My worries were unfounded though, because once the werewolves start attacking, it’s a blast and more campy and funny than I remembered. And since it runs 105 minutes long, it sure would have been great if 10 or 15 of those military men minutes were edited out.

The fun really begins with the first jump scare at their campfire. It’s super effective, especially since it happens as you’re being lulled to sleep by their boring conversation. Soon cool, ferocious 2-legged type werewolves are attacking.

The group hops in a military vehicle, and after a brief encounter with a werewolf while driving, they hole themselves up in a house in the woods.

With the windows all boarded up, this becomes Night of the Living Dead with werewolves, right down to the main group hatching a plan to use a getaway vehicle car outside if they can reach it safely.

Gore galore, great werewolf design, and plenty of funny moments abound, and the final battle using every household item the guys can get their hands on totally rocks.

And like Bad Moon, a dog gets in on the action…

CURSED (2005)

Nearly a decade after first teaming up for Scream, writer Kevin Williamson and director Wes Craven brought their sleek, scary, campy teen Hollywood horror vibe to the werewolf genre for one of my favorite werewolf flix. To this day I do not understand why there’s so much hate for Cursed. The only issue I have with it is some of the goofy CGI during werewolf transformation and running scenes—especially the weredog.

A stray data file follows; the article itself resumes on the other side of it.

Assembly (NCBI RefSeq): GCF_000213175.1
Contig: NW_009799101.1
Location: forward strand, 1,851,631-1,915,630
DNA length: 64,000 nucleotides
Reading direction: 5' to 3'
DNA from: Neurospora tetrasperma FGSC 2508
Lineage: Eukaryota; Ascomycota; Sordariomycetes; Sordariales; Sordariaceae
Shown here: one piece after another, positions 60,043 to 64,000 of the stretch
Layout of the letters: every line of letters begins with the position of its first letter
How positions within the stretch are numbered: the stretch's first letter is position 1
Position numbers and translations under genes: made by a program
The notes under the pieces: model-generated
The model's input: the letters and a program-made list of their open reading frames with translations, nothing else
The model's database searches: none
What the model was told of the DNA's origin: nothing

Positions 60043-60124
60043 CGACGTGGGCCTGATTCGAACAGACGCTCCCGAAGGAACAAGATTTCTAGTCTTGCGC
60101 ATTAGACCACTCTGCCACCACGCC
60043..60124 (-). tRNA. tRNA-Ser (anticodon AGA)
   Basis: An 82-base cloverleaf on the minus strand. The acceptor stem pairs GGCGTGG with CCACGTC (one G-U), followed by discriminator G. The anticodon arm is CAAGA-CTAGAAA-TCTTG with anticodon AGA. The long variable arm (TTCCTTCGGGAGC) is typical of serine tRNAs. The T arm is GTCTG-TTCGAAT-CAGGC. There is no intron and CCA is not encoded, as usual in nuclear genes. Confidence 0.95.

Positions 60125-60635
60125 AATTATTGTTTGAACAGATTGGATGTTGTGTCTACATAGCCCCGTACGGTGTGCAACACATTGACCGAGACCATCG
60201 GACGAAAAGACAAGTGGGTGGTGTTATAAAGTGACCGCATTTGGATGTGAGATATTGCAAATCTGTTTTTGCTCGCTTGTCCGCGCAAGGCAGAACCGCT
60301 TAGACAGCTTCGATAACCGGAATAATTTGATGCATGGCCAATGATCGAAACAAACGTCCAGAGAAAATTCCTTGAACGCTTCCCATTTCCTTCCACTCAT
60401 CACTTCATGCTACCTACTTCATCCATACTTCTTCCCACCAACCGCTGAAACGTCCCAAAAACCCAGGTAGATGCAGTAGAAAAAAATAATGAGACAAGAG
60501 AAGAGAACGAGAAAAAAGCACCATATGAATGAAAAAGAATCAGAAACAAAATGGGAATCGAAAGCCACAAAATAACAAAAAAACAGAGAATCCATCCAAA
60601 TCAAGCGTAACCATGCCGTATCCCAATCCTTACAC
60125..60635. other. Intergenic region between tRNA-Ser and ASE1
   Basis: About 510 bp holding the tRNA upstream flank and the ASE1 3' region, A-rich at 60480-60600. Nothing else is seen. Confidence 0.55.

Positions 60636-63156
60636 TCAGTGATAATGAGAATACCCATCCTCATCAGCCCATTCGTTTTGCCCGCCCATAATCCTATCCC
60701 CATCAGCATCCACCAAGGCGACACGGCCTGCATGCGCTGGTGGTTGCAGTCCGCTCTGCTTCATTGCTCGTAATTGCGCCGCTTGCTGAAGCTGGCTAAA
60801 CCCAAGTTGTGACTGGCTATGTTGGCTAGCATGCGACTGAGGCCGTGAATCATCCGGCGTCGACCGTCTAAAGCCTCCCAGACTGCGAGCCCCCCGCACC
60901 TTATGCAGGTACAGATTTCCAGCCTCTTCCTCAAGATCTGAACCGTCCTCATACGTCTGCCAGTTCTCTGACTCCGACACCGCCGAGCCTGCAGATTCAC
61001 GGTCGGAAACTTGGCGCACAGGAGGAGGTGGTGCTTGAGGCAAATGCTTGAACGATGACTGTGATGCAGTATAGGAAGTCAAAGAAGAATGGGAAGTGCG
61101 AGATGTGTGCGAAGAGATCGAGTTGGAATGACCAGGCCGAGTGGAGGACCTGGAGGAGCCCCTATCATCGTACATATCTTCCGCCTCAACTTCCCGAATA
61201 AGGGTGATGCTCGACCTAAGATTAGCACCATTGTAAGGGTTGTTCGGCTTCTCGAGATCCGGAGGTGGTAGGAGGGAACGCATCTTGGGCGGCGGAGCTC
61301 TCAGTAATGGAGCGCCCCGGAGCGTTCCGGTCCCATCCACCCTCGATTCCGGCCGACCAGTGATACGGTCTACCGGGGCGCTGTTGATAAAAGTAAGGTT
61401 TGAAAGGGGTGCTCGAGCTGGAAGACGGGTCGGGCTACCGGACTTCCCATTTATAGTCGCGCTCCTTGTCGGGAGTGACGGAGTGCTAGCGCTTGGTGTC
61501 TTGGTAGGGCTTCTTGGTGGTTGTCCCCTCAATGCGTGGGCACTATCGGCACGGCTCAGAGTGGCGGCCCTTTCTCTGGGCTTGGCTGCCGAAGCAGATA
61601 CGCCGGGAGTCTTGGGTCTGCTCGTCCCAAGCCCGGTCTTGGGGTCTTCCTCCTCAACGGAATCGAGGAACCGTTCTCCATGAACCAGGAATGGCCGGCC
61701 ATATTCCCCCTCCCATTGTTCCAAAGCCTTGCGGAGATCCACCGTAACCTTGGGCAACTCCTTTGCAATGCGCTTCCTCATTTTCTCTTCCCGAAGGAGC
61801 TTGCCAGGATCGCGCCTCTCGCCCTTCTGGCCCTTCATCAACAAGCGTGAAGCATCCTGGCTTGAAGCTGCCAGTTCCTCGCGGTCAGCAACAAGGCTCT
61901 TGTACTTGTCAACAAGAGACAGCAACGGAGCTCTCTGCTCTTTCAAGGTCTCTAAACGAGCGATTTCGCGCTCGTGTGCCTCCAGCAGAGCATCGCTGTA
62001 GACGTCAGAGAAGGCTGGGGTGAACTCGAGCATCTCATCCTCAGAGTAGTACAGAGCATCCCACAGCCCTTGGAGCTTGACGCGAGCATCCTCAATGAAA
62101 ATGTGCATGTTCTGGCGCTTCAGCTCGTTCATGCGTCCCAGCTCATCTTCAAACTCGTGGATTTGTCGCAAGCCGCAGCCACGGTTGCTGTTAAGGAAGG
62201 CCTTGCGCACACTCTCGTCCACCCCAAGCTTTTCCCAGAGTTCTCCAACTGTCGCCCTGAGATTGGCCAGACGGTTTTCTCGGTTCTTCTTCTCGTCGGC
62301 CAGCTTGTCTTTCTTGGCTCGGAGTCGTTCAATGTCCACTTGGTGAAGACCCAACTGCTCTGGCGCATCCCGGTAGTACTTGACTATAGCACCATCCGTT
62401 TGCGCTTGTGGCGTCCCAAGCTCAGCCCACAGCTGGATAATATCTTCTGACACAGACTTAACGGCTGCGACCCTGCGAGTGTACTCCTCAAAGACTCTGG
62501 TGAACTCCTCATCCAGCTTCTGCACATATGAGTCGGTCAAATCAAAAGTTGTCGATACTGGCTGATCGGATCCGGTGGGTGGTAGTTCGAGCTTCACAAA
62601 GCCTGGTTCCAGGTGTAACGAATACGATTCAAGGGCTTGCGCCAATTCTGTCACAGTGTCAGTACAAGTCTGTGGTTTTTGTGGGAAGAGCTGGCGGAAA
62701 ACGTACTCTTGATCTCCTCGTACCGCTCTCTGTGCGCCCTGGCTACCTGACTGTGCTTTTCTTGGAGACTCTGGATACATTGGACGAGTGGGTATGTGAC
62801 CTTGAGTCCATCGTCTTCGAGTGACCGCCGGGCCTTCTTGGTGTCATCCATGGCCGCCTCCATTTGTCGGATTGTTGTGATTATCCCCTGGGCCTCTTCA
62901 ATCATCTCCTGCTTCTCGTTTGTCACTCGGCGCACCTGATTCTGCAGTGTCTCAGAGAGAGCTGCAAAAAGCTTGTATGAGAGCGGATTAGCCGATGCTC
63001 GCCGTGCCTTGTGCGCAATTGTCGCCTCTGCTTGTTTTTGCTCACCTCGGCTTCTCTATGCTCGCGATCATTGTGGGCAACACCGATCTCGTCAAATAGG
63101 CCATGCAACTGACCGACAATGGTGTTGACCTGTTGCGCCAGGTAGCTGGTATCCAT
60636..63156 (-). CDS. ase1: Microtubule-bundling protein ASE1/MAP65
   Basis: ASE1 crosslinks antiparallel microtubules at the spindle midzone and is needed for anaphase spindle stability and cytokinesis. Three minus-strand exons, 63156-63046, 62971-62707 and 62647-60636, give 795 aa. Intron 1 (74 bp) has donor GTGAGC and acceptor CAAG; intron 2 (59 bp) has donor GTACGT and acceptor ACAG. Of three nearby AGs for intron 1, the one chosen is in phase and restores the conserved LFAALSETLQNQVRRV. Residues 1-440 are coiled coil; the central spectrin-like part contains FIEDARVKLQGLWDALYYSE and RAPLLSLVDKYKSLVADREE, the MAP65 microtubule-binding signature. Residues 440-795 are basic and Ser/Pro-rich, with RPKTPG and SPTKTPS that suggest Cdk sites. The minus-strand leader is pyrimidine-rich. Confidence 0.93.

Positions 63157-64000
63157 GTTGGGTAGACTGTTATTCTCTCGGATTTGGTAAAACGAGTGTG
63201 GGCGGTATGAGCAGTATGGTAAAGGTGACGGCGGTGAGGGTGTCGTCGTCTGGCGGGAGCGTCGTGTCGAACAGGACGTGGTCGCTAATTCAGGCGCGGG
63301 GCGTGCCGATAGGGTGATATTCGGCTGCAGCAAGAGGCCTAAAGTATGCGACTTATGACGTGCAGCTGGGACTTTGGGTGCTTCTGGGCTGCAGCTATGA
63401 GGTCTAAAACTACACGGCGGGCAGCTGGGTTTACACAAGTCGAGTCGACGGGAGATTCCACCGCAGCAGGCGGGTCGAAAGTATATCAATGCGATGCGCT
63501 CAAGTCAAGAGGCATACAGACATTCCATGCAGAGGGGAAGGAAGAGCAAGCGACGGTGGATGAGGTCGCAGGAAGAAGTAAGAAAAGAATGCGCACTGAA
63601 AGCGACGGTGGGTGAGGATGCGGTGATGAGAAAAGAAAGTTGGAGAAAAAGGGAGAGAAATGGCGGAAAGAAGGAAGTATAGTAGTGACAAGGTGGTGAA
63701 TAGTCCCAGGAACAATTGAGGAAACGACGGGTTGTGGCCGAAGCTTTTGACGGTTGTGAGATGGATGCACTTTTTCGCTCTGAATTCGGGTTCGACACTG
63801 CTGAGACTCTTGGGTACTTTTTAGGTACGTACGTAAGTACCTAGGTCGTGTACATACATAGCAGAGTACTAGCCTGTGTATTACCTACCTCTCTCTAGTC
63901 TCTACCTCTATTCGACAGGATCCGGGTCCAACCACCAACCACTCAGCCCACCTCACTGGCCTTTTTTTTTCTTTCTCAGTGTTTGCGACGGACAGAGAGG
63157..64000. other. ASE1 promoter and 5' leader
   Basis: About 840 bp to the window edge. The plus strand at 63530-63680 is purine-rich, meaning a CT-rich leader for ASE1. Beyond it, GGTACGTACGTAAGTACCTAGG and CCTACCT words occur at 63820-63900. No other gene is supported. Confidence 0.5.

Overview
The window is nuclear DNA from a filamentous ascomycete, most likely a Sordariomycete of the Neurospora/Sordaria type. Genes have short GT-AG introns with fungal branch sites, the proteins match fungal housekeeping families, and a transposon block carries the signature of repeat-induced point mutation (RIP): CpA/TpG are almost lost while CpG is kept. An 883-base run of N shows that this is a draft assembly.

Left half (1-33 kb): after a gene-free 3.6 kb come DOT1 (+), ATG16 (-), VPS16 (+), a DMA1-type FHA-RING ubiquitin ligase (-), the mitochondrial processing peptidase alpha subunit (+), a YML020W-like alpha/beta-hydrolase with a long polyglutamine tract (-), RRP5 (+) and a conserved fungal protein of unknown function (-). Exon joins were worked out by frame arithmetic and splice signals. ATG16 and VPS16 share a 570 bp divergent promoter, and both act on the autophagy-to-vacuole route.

The cast is the perfect lineup of faces from that glorious commercial period of horror: both Joshua Jackson and Michael Rosenbaum of Urban Legend, Shannon Elizabeth of 13 Ghosts and Jack Frost, Judy Greer of Jawbreaker and The Village, then popular pop artist Mya, Portia de Rossi of Scream 2 and Dead & Breakfast, Scott Baio as himself (and as usual he’s so much cooler on celluloid than he is in real life), Milo Ventimiglia of Stay Alive, and as our lead brother and sister, Jesse Eisenberg and Christina Ricci.

From the first attack when Shannon Elizabeth is trapped in a car to Mya’s chase in a parking garage, the initial werewolf scenes are scary and suspenseful, and the werewolf is a rockin’ modern bipedal beast.

Then come the campy aspects of Ricci and Eisenberg realizing they have both been bitten by a werewolf. Even campier is their major confrontation with the beast at a big Hollywood event.

But what I want to focus on is the gay storyline that’s both a nice touch and somewhat glossed over. Milo is the school jock who bullies Eisenberg with anti-gay rhetoric. There’s some hint of a romance possibly brewing between Eisenberg and Milo’s girl, but she’s a minor character forgotten for most of the film.

It’s Milo who plays the bigger role in Eisenberg’s story. Once Eisenberg begins to have powerful side effects of being bitten, he kicks Milo’s ass in wrestling, calling him out on being a closet case and throwing in a derogatory gay term of his own. It’s interesting that either way the dominance goes between these two, the stronger male in each situation uses gay slurs to humiliate the weaker one.

Eventually Milo does confess his sexuality to Eisenberg and tries to kiss him, expressing his relief at meeting someone just like him. So in Milo’s head, Eisenberg is not his natural choice for a partner, but his only option. Eisenberg passes, explaining that he is a werewolf and that his extra strong pheromones are the only reason Milo is attracted to him. He reassures Milo that gay is okay and all is fine between them now that they’ve both come out to each other as gay and werewolf.